An EPO may be fine for you if you mostly get routine health care and it’s always in-network, but you may have to pay out of pocket if you travel and visit a doctor outside your network. If you need to see a specialist, always make sure they’re in your network.
How to get an EPO plan
If you get group health insurance through your employer, you can only choose an EPO plan if your employer offers one. If you don’t get insurance coverage through work, you can get an EPO through the marketplace created by the Affordable Care Act.
You can only choose a new plan during Open Enrollment, a period from November to December when anyone can get an insurance policy. If you change jobs or experience a major life change, like the birth of a child, you may qualify for Special Enrollment, which allows you to enroll in a new plan outside of the Open Enrollment period.
The cost of EPO plans
EPO plans generally offer middle-of-the-road premiums, but the exact costs will depend on where you live and the specific plan you have. In addition to the premiums, make sure to compare copays (both in and out of network), coinsurance, deductibles, and out-of-pocket maximums, which is the maximum you will ever pay before insurance starts covering 100% of your costs.
If you need help paying monthly premiums, consider a health insurance subsidy.
3 alternative to EPOs
There are only a handful of types of health insurance plans: EPO, HMO, PPO, and POS. They all have different benefits and costs, so which is best for you depends on your health care needs. Below are some key differences to know as you choose a plan.
Primary care physician
Covered, but at a cost
Covered, but at a cost
Specialist visit coverage
By referral only
No referral needed
No referral needed
By referral only
Relative premium cost
EPO vs PPO
If you don’t like that an EPO restricts you to in-network doctors, consider a preferred provider organization (PPO). PPOs don’t require a primary care physician and you don’t need a referral to see a specialist. PPO insurance also covers at least some of the cost from visiting out-of-network providers, unlike an EPO. A PPO plan won’t cover as much of the cost with an out-of-network doctor, so you’ll still pay a higher price to go out of network, but you at least won’t pay the entire bill out of pocket. Premiums may be higher with PPO than an EPO, but this varies by insurance company and by location.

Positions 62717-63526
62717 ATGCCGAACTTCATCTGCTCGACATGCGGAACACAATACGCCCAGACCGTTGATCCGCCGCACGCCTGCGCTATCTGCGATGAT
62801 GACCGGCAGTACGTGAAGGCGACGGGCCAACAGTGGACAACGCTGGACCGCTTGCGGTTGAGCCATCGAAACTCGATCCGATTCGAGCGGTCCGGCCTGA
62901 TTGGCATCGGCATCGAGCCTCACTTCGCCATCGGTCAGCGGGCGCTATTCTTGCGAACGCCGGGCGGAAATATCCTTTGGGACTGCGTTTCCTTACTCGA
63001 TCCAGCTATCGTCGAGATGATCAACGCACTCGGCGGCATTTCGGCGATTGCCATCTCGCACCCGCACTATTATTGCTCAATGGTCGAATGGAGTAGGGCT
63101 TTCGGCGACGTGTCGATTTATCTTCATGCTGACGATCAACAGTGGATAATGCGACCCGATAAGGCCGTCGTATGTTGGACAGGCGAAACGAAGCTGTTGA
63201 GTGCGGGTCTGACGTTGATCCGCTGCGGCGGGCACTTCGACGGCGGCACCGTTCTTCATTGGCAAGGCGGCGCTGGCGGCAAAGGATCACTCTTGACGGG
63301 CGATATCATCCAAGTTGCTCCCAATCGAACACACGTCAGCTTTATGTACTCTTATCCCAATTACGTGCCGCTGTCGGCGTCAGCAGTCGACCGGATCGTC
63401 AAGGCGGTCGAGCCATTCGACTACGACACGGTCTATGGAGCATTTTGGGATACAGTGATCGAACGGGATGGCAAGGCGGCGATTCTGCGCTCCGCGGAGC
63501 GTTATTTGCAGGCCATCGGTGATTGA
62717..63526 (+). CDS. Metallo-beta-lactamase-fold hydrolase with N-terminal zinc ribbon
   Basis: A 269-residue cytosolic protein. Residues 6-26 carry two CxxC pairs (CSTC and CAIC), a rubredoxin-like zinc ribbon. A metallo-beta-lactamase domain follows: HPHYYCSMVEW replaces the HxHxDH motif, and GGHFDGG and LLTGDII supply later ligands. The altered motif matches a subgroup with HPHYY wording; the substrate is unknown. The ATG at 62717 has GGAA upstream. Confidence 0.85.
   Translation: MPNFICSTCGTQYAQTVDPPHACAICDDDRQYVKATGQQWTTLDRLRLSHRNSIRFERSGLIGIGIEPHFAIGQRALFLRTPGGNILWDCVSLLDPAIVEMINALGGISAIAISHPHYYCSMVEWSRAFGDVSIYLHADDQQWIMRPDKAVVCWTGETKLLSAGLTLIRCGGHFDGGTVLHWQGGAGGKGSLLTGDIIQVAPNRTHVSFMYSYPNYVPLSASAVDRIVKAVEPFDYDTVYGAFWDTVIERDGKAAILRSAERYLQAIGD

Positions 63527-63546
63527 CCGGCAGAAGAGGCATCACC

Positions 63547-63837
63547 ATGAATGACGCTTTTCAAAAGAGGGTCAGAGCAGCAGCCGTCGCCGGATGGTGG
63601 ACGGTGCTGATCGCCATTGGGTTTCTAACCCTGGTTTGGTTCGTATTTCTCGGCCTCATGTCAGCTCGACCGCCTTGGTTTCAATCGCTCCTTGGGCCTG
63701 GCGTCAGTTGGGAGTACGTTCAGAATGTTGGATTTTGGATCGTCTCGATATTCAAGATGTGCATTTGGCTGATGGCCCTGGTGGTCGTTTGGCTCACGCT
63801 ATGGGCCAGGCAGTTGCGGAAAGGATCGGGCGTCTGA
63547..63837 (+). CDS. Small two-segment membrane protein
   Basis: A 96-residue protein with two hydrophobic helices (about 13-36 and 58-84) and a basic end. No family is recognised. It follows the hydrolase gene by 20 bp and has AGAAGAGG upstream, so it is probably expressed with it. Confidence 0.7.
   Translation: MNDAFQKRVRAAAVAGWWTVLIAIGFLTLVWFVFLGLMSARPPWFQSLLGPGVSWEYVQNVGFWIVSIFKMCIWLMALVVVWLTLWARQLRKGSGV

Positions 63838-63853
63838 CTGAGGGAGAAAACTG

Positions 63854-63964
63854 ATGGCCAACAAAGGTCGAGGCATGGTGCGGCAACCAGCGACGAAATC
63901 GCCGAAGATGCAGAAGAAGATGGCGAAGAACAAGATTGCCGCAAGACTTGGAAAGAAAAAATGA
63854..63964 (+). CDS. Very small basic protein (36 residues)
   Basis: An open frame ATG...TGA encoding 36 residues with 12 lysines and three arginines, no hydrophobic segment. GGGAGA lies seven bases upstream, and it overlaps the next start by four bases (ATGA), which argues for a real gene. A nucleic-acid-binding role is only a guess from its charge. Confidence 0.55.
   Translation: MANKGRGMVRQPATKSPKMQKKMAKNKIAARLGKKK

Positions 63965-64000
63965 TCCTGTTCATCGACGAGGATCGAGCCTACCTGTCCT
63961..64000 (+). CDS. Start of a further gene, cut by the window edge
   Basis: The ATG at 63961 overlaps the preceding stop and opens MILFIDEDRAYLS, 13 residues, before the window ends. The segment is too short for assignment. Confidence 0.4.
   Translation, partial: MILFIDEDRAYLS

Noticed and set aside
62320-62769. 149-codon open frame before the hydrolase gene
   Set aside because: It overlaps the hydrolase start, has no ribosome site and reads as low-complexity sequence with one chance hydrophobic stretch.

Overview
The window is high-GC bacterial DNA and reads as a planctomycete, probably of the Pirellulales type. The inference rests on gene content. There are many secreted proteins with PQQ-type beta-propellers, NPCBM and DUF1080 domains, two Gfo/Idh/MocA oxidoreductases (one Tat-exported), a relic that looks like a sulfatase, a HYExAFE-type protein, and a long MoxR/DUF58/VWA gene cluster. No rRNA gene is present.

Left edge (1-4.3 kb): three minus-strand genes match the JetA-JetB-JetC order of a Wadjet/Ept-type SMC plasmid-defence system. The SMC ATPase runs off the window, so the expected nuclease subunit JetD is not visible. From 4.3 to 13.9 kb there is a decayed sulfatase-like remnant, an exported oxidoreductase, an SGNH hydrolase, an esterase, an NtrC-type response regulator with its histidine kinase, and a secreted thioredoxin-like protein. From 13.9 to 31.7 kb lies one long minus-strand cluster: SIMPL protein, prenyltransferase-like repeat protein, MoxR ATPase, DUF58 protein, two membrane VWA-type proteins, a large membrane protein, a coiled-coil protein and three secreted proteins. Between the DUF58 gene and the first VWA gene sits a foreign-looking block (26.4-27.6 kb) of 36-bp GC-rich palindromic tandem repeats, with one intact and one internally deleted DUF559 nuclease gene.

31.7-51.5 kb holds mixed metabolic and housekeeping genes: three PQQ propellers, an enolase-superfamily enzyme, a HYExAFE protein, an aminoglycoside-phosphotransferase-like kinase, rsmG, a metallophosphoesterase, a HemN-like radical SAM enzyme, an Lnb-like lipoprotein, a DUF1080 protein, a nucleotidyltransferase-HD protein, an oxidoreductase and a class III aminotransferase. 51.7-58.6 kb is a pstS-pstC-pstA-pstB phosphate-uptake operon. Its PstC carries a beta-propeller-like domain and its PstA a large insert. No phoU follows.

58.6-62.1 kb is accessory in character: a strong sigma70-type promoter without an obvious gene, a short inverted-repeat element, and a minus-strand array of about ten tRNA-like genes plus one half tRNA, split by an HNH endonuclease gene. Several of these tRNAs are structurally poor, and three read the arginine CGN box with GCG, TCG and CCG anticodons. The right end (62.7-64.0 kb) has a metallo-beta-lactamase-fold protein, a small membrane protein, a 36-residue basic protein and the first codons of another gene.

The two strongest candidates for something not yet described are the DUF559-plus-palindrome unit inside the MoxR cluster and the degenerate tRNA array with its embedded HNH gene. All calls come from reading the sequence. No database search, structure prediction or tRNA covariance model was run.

Read more on PPO plans to help you decide between EPOs and PPOs.
EPO vs HMO
A health maintenance organization (HMO) is similar to an EPO in that you need to choose a primary care physician and your insurer will only cover health insurance costs if you go to an in-network provider. However, an HMO plan requires you to get a referral from your primary doctor when you want to see a specialist. If you go to a specialist without a referral, your insurance will not cover any of the cost. (The only exception is seeing an OB/GYN.) HMO plans often have lower premiums than EPO plans.
Learn more about how HMO plans work.
EPO vs POS
A point of point-of-service-plan (POS) operates like a hybrid of the HMO and PPO plans mentioned above. A POS plan may require you to choose a primary care doctor and you cannot see a specialist physician without a referral, just like an HMO. However, POS plans do offer more leeway to see out-of-network doctors and providers, like a PPO. POS plans typically have middle-of-the road premium costs, similar to EPOs.